Tuesday, June 11, 2013

Happenings: A Raise, "The Ferdman Plan", and Budgeting

Tonight’s City Council meeting was about money—I suppose they all are, but this evening was more explicitly about finances than usual[1].  The $180M budget was presented, council members voted to increase their future salaries, and fees were levied.  Councilmember Frank Ferry was absent, Councilmember TimBen Boydston was grandstanding with alacrity, and Mayor Bob Kellar was wishing it would all be over sooner rather than later.  In short, the council behaved as expected throughout.

A Dramatic Opening

Councilmember TimBen Boydston opened the meeting with an emphatic reading of the “Prayer for Government” written by Archbishop John Carroll, the first bishop of the United States, in 1791.  Perhaps it was slightly modified.  He closed by requesting that God Bless Santa Clarita. 

Then, Boydston led the flag salute by inviting those in attendance to “face the flag of the greatest nation on earth” and pledge allegiance. 

Yet more dramatic flair came from Mayor Bob Kellar.  He spoke with sincere amazement and adulation about an Eagle Scout project completed at Wildwood Canyon.  Scout Justin Reust managed meetings, resources, and twenty volunteers to install 2 benches, a kiosk, and some mulch.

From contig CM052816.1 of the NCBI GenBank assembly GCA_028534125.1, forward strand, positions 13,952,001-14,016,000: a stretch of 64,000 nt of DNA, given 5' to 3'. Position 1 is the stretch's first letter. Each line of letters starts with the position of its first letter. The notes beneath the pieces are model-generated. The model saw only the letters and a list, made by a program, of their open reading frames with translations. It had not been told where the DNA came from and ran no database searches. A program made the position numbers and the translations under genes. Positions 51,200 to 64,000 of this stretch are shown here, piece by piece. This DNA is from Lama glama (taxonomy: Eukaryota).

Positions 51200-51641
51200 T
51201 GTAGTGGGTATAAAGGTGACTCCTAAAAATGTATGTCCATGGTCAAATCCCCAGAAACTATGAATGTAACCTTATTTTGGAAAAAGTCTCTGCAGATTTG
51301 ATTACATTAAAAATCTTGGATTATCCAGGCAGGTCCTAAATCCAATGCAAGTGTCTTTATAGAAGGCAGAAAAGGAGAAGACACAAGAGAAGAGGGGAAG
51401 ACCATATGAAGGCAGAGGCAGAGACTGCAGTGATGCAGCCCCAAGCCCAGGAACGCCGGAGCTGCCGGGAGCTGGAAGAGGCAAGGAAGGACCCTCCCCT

The final dramatic flourish came from Alan Ferdman during Public Participation.  He laid out the appropriately—and modestly—titled “Ferdman Plan” for meeting chloride limits.  UV radiation is a central feature of the plan that would save millions of dollars over the existing preferred treatment options.  “That’s quite a title,” said Kellar of the plan.  It was.  Ray Henry was the only other public speaker, mentioning that he would like to have a meeting between Sand Canyon Mobile Home Park residents and members of the panel that review rent increases. 

Consent Calendar